Passing off and breach of the Fair Trading Act 1986

Alex McDonald | Intellectual Property Lawyer

Passing off and breach of the Fair Trading Act 1986 are intellectual property best buds.

They are both used in look-a-like situations where one business tries to pass itself or its products off as the business or product of a rival.

To prove passing off a business needs to show that:

  • a distinguishing feature or combination of features of its goods or services has acquired a goodwill or reputation in the market so that its business is known and recognised by that feature or combination of features; and
  • the defendant has done something (either intentionally or unintentionally) to lead consumers to believe its goods or services are the goods or services of the plaintiff. This is called a misrepresentation; and
  • that the plaintiff has suffered or is likely to suffer damage as a result of the defendant’s misrepresentation.

The misrepresentation doesn’t have to be an express statement made by the defendant. It can be implied from the use of names, marks or product ‘get-up’ that are sufficiently similar to cause confusion in the minds of the public.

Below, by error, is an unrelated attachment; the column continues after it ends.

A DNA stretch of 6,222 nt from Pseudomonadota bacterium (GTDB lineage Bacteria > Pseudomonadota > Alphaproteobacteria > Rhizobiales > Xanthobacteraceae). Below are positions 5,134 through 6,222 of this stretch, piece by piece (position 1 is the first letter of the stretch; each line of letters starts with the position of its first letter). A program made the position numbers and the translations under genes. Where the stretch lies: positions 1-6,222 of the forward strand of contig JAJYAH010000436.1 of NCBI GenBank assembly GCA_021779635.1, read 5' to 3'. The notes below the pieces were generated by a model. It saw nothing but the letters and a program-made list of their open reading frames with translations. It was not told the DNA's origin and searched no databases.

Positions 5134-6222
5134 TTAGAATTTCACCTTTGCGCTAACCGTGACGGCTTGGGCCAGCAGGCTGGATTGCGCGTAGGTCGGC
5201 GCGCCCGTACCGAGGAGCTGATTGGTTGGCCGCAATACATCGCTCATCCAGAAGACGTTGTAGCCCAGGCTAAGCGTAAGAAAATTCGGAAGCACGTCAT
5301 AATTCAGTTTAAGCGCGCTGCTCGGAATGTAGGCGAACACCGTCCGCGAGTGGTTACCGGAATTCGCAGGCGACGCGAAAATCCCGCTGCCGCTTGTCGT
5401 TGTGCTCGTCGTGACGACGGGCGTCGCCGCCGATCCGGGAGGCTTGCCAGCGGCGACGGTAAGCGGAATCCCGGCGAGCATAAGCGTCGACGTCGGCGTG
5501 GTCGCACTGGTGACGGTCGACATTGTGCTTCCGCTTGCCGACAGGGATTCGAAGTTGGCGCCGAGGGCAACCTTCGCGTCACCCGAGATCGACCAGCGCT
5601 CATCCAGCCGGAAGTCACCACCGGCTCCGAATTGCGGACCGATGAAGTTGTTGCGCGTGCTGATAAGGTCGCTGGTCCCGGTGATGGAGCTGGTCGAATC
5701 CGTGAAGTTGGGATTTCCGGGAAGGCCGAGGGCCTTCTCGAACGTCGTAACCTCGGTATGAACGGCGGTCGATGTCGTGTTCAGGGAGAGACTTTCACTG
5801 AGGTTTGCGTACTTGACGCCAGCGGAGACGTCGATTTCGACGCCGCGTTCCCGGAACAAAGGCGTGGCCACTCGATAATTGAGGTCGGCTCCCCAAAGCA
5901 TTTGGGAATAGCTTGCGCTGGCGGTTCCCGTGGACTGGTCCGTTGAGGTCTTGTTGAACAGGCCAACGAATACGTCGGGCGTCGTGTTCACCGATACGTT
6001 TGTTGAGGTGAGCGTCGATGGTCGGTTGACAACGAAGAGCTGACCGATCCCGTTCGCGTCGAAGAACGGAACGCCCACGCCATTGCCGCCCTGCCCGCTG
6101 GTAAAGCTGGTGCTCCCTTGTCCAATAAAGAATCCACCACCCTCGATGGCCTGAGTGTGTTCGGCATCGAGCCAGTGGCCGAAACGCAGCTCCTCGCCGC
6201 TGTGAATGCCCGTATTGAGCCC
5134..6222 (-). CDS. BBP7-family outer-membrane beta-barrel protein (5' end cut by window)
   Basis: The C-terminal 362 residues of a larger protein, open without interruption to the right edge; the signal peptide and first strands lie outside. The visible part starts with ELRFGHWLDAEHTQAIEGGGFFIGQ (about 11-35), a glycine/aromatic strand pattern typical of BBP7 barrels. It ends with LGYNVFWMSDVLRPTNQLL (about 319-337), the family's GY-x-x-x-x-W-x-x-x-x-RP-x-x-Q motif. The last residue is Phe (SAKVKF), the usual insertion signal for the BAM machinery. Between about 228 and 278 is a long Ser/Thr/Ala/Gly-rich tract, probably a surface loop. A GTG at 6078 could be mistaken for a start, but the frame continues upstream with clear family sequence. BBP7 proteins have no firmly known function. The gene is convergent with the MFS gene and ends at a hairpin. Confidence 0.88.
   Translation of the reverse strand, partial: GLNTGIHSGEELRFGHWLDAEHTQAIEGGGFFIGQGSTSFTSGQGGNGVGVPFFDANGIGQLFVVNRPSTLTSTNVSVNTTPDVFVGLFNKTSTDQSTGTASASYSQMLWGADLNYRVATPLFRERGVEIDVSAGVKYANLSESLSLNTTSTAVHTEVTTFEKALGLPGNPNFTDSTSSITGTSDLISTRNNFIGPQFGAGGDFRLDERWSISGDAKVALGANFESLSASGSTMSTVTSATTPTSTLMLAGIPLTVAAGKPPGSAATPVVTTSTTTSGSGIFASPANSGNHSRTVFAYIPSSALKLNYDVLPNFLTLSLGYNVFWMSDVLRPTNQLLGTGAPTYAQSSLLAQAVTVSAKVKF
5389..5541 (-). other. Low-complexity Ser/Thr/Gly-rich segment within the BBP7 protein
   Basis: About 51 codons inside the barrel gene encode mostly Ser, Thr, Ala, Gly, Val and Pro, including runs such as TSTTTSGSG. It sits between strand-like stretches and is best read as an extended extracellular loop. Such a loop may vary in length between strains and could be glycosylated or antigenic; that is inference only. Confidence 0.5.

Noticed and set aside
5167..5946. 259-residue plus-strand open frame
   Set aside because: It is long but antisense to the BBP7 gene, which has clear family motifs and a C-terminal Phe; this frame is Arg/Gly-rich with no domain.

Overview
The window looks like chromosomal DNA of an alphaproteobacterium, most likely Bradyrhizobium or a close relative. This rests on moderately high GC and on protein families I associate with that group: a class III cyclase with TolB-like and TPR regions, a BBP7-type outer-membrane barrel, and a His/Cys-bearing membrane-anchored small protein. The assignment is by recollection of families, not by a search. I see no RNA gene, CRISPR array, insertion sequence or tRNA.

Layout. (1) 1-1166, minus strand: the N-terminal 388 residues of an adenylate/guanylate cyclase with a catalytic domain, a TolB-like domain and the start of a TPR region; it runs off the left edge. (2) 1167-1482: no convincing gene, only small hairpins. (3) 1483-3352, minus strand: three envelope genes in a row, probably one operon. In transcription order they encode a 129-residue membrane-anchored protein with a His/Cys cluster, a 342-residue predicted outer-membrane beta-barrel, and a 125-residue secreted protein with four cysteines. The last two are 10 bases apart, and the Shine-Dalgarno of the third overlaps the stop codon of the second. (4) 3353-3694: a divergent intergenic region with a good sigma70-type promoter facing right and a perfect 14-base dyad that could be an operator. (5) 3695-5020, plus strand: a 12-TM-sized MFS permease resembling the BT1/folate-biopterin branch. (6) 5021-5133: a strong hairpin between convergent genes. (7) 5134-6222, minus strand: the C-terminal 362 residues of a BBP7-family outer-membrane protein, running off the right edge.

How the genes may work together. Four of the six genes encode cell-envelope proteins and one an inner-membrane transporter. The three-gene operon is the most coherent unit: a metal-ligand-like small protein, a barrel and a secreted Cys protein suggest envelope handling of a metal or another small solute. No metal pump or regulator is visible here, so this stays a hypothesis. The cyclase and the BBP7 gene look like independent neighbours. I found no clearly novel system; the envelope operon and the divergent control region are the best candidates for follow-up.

The Court’s decision in Klissers Farmhouse Bakeries Ltd v Harvest Bakeries Ltd is an oldie but a goodie in terms of explaining the workings of passing off. In 1985 Klissers sold and marketed its Vogel’s range in polythene bags with checks of different colour and size or both and with the bags tied at one end to produce ponytail effect (yes, in 1985 the ‘ponytail’ was new). A rival bakery started selling its bread in polythene bags also featuring checks and tied with a ponytail. The Court decided that the rival was indeed trying to pass its ‘milk and honey’ loaf off as Klissers by adopting similarly distinctive packaging and issued an interim injunction.

Likewise in Big Blak Saks New Zealand Ltd v D & A Marketing Ltd the plaintiff claimed rights in the packaging and overall presentation of a range of rubbish bags. While Big Blak Saks did not have a registered trade mark for the appearance of the product it was able to persuade the High Court that it had a reputation and goodwill in the overall appearance of the goods and that the appearance of the defendant’s products was a misrepresentation calculated to pass off the defendant’s product as that of Big Blak Saks causing it loss of sales.  Those factors were sufficient to enable it to obtain an interim injunction to prevent the competitor marketing and selling look-a-like products.

Compared to passing off and breach of the Fair Trading Act 1986 is a more agile beast. Under the Fair Trading Act 1986 there is no requirement to prove damage with the result that rival traders can bring an action under the FTA even though they have suffered no loss.